Give every other human being every right you claim for yourself.
Businesses may come and go, but religion will last forever. Only in religion does the consumer blame himself for the failure of the product.
Reality is that which, when you stop believing in it, doesn't go away.
The deliverance of the saints must take place some time before 1914.
My heart was filled with gratitude, with thankfulness, and went out in love to all the heroes, the thinkers who gave their lives for the liberty of hand and brain . . . to all the wise, the good, the brave of every land, whose thoughts and deeds have given freedom to the sons of men. And then I vowed to grasp the torch that they had held, and hold it high, that light might conquer darkness still.
I can cite a hundred references to show that the biblical God is a bloodthirsty tyrant, but if the Christians dig up two or three verses that say "God is love," they will claim that I am taking things out of context.
I'm an atheist and that's it. I believe there's nothing we can know except that we should be kind to each other and do what we can for other people.
Every reasonable person knows that there are good people who believe in gods and good people who don't believe in gods. Like most atheists, I do not rape, murder, or steal; I know right from wrong and don't need to follow a set of superstitious beliefs to live a moral life. The idea that only a religious person can be a good person is utterly ridiculous. In fact, perhaps it is the Atheists who are the truly good people; we try to do what is right not out of fear of some afterlife punishment, but because we know it's the right thing to do.
Absolute certainty will always elude us. We will always be mired in error. The most each generation can hope for is to reduce the error.
An atheist visited Lourdes and at the entrance saw thousands of crutches, canes and wheelchairs left by people who felt they had been cured and no longer needed them. He said, "One artificial leg would be more convincing."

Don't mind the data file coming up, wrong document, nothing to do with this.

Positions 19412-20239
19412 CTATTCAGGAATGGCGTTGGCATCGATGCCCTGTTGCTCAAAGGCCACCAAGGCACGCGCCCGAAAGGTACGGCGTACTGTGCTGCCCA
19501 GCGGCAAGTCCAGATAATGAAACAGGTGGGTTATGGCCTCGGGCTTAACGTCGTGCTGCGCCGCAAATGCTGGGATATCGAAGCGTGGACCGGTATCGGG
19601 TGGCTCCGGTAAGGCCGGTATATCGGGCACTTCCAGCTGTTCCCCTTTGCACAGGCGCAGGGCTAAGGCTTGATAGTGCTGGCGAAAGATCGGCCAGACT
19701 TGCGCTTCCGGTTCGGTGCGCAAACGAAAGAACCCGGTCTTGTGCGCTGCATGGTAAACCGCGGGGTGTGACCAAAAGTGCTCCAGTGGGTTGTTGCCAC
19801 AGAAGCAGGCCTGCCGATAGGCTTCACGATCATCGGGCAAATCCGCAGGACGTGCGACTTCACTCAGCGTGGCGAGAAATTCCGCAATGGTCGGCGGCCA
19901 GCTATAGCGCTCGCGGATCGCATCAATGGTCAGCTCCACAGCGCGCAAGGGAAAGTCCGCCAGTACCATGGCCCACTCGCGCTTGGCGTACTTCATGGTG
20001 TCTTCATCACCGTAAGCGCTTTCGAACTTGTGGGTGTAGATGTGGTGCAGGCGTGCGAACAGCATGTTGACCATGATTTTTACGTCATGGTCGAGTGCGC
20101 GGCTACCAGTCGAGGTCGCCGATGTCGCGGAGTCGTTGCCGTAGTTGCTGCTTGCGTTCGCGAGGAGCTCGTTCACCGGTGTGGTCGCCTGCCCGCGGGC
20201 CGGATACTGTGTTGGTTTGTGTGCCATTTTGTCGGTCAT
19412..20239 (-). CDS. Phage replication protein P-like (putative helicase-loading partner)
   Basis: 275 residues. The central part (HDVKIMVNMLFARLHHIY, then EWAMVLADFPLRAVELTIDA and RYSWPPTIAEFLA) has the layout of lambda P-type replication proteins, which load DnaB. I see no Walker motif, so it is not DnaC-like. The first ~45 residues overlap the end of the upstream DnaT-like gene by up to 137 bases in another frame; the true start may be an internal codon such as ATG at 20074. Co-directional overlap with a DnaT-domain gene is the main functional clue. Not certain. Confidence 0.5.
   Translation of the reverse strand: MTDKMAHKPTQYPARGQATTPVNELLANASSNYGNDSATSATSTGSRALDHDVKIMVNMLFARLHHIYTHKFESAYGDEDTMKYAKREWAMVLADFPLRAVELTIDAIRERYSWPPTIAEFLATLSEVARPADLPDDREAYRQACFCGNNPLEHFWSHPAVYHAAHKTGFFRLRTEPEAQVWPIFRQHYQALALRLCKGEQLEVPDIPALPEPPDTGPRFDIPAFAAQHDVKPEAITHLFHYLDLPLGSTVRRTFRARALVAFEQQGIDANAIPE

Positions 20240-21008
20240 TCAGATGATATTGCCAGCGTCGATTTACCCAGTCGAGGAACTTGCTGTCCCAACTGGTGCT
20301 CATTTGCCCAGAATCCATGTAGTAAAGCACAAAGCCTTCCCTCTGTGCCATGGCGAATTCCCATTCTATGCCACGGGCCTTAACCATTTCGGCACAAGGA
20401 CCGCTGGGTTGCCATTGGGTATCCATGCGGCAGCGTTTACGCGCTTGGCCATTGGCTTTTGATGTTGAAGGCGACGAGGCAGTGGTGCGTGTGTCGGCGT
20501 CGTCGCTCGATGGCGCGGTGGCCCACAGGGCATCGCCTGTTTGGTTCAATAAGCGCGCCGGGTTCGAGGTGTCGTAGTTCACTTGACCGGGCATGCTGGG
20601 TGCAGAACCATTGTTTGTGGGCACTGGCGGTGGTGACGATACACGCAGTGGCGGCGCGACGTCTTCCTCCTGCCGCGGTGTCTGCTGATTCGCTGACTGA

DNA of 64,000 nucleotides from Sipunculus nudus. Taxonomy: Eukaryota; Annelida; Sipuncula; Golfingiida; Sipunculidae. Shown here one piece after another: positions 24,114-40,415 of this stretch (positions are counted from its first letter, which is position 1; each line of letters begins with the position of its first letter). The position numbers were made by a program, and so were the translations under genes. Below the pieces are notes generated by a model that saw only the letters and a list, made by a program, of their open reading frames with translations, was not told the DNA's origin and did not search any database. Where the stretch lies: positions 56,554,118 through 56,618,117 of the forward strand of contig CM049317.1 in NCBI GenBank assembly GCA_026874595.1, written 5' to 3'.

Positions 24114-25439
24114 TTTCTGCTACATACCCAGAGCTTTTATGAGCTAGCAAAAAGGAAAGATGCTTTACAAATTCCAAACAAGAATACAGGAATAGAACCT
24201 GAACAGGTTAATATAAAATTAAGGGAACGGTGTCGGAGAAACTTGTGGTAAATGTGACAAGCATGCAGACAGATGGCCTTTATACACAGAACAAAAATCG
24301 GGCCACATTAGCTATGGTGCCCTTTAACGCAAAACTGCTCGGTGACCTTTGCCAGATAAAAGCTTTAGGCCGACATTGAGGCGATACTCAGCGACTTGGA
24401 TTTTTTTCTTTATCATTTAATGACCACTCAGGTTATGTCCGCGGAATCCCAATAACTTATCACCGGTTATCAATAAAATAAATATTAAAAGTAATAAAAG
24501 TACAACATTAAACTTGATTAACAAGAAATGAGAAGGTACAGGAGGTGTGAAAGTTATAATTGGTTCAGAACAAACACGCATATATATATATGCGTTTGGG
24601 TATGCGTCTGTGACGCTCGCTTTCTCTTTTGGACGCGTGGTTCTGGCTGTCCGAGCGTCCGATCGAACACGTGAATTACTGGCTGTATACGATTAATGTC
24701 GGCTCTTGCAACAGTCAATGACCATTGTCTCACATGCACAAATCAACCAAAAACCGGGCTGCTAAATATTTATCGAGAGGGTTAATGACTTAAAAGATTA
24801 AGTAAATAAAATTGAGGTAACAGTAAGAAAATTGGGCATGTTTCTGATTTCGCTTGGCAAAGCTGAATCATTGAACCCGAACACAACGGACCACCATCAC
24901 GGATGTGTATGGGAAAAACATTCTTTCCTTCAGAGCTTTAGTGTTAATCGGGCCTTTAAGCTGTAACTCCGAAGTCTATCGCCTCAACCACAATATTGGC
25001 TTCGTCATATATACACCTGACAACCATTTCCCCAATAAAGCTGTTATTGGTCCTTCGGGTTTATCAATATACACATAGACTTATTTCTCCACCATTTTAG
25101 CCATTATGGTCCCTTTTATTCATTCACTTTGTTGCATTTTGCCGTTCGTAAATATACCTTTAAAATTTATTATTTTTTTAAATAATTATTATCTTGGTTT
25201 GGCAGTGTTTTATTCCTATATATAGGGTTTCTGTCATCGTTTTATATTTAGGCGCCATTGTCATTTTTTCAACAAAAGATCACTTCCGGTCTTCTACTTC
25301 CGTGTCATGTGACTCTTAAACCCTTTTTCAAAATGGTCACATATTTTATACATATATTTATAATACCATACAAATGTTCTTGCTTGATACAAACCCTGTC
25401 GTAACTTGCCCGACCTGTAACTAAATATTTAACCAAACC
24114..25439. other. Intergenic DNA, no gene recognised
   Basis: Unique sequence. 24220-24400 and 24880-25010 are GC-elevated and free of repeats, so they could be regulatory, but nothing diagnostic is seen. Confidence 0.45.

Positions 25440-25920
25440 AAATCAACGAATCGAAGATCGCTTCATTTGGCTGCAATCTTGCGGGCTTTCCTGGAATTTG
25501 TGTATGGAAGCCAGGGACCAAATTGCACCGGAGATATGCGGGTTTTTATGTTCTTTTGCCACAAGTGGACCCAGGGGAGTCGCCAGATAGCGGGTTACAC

Follow your bliss.
To overcome evil with good is good, to resist evil with evil is evil.
Ironically, the pope's opposition to contraceptives results in hundreds of thousands of abortions, most in illegal and unsafe conditions that threaten women's lives. Due primarily to the lack of readily available contraception, 55 million abortions are performed in the world annually. Worldwide, 182,000 women die each year from dangerous abortions. In the United States, where . . . women's right to abortion has been recognized since 1973 (over the Church's strenuous opposition), the death rate for women who obtain abortions has dropped almost 90%. So by opposing contraceptives and legalized abortion, the pope is in effect sentencing many women to die.
Reason and free inquiry are the only effectual agents against error.
Men never do evil so completely and cheerfully as when they do it from religious conviction.
May the good belong to all the people in the world.
If a man really believes that God once upheld slavery; that he commanded soldiers to kill women and babes; that he believed in polygamy; that he persecuted for opinion's sake; that he will punish forever, and that he hates an unbeliever, the effect in my judgment will be bad. It always has been bad. This belief built the dungeons of the Inquisition. This belief made the Puritan murder the Quaker.
The most ridiculous concept ever perpetrated by HomoSapiens is that the Lord God of Creation, Shaper and Ruler of the Universes, wants the saccharine adoration of his creations; that he can be persuaded by their prayers; and becomes petulant if he does not receive this flattery. Yet this ridiculous notion, without one shred of evidence to bolster it, has gone on to found one of the oldest, largest, and least productive industries in history.
Great people talk about ideas. Small people talk about others.
Nothing is evil which is according to nature.
The most successful people in the world aren't usually the brightest. They are the ones who persevere.
So the universe is not quite as you thought it was. You'd better rearrange your beliefs, then. Because you certainly can't rearrange the universe.
If god wanted people to believe in him, why did he invent logic?
Creationists make it sound as though a 'theory' is something you dreamt up after being drunk all night.
The ultimate measure of a man is not where he stands in moments of comfort and convenience, but where he stands at times of challenge and controversy.
You find as you look around the world that every single bit of progress in humane feeling, every improvement in the criminal law, every step toward the diminution of war, every step toward better treatment of the coloured races, or every mitigation of slavery, every moral progress that there has been in the world, has been consistently opposed by the organized churches of the world. I say quite deliberately that the Christian religion, as organized in its churches, has been and still is the principal enemy of moral progress in the world.